The incidence of tuberculosis has reduced in developed countries but infections due to NTM is on the rise, while in developing countries like India, tuberculosis is still a major health problem; NTM are also reported frequently as causative agents of human infections.[3] The three most commonly isolated rapidly growing mycobacteria are M. chelonae, M. fortuitum, andM. abscessus. These are widely spread in nature. These are also resistant to antibiotics, antiseptics, and disinfectant. M. abscessus, like other rapidly growing mycobacteria, grow at 35°C, but they may grow better at slightly lower temperatures.

The patient was young female with normal immune status. The rapidly growing mycobacteria have been isolated and identified in a variety of infections that have involved both immunocompromised and immunocompetent hosts. Wallace et al.[4] studied patients who had disease due to rapid grower. Disseminated infections due to NTM have been widely reported in immunocompromised individuals especially in AIDS patients.[5],[6]

These organisms are notorious for causing infections of soft tissues, tendons, bones, and joints. Surgical procedures, accidental trauma, or injections are also considered as risk factors for infections involving these organisms.[2] The other manifestations of rapidly growing mycobacterial infections were cervical lymphadenitis, keratitis, mastoid abscess, endocarditis, and disseminated disease with positive blood culture results.[7],[8] There are many reports from India, but the exact disease burden of NTM infections still remains unclear in India.[7]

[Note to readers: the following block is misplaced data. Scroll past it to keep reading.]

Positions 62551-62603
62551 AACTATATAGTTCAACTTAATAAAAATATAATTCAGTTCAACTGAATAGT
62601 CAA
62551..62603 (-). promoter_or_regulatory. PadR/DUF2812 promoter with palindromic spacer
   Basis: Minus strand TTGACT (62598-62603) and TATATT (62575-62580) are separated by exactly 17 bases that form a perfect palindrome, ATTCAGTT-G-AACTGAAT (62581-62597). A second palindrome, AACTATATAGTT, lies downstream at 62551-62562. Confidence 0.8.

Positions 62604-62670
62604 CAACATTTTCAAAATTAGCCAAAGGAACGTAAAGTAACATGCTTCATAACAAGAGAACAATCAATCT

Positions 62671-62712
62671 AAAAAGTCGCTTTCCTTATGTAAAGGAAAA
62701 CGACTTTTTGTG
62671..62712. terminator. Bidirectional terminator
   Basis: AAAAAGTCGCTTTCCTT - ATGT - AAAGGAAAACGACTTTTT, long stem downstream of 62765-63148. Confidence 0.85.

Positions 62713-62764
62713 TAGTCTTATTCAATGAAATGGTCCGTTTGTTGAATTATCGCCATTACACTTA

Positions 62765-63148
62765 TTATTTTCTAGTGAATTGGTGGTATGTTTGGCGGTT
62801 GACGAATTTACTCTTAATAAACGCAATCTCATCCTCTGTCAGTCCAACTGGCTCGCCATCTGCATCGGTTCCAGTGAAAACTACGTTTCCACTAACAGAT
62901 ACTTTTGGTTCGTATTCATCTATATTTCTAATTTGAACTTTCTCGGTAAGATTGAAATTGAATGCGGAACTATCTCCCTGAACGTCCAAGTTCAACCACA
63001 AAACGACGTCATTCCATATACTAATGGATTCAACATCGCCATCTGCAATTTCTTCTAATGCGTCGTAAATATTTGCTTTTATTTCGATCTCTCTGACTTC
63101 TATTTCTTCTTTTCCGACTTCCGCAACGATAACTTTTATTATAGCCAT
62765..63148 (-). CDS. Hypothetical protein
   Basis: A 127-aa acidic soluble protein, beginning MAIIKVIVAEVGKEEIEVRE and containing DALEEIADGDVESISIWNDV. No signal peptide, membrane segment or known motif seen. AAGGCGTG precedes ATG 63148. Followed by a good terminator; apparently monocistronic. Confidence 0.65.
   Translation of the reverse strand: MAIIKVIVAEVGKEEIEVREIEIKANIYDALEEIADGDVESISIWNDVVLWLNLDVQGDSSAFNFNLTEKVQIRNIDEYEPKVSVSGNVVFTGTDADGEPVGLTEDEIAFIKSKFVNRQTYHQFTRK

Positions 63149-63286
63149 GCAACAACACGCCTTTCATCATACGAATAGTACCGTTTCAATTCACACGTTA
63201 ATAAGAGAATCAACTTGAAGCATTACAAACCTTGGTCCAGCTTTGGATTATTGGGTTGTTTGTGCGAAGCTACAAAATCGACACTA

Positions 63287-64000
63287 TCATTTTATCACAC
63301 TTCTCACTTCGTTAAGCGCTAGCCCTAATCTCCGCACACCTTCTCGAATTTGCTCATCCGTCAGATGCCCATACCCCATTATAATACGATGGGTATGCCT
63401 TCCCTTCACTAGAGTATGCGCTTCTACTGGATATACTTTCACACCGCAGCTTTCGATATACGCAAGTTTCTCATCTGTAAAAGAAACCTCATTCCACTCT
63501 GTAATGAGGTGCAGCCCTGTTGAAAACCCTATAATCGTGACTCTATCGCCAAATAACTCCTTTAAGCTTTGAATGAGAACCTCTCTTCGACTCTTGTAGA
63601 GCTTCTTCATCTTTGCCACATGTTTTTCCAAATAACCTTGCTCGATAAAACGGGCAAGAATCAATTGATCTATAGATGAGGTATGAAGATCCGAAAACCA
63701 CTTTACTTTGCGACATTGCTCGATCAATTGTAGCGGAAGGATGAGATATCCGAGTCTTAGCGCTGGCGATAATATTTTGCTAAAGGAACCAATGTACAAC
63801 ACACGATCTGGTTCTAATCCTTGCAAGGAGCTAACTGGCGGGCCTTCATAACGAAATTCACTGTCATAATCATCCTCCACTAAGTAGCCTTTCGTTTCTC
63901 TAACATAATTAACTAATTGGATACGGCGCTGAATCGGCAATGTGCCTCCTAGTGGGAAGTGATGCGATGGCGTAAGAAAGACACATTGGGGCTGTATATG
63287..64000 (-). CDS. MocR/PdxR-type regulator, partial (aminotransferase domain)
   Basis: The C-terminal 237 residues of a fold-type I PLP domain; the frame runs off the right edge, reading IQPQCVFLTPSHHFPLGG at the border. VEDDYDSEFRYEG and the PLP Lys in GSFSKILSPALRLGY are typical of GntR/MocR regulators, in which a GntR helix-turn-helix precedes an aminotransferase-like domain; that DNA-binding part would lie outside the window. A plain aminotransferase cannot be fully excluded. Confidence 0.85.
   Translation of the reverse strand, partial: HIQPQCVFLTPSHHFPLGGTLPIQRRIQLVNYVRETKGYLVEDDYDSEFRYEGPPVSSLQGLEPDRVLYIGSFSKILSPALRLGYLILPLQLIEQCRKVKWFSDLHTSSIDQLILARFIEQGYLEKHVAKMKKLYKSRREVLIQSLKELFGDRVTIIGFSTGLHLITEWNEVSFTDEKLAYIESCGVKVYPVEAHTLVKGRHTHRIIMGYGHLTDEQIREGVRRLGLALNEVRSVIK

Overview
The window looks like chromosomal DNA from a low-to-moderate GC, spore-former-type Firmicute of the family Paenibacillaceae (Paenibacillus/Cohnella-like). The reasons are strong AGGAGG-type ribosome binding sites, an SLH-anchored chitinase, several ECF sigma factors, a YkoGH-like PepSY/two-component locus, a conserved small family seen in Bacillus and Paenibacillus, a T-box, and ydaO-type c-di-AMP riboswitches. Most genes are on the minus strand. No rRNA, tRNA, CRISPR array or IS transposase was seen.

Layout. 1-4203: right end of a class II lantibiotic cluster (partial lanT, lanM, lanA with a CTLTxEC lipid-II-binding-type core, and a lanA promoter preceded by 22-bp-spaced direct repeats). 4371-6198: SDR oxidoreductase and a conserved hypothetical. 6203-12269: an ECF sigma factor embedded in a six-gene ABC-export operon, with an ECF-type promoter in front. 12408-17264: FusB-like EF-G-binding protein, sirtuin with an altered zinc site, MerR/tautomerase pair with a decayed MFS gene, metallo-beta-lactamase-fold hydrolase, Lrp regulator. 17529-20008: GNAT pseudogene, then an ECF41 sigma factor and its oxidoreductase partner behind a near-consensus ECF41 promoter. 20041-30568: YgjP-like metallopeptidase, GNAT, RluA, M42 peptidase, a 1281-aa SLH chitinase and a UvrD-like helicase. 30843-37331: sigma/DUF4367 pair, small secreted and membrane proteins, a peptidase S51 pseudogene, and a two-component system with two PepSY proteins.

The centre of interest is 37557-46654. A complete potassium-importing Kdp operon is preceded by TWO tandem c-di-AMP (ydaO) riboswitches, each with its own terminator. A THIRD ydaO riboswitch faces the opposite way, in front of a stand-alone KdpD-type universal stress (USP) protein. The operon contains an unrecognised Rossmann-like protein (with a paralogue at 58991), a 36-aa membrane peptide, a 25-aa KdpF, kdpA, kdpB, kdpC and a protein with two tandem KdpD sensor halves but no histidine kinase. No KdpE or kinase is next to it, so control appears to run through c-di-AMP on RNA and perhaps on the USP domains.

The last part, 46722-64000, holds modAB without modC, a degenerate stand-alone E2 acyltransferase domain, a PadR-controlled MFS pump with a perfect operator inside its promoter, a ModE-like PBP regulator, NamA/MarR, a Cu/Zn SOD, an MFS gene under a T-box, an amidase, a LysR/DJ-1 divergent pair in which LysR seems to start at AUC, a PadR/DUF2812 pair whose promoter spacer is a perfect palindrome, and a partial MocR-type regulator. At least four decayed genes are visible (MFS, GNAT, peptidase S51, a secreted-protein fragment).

Clinically, it is not possible to differentiate between tuberculosis and myco-bacterioses and thus laboratory support is a must to diagnose the condition. One of the differential diagnosis was carcinoma. Similar observation was there in the study by Maroulis et al.[9] The mainstay of therapy for subcutaneous disease caused by rapidly growing mycobacteria often includes surgical drainage and antimicrobial therapy. It is important to be aware of infections caused by NTM both from diagnostic and therapeutic points of view. In this study after microscopy report, ATT was started but ATT should not be started based only on direct microscopic finding of acid-fast bacilli from clinical samples. After identification of rapid grower in the present study, diagnosis was established by correlation of the findings of repeat culture and histopathologic examination. The definitive diagnosis, therefore, requires identification of the organism by culture and by biochemical or molecular evaluation. The organism is not frequently isolated in tissue. Resistance to anti-tuberculosis drugs is uniform among the rapidly growing mycobacteria, which is yet another important reason for recognizing this group of pathogens. The current antibiotic of choice is clarithromycin to which the patient had responded well.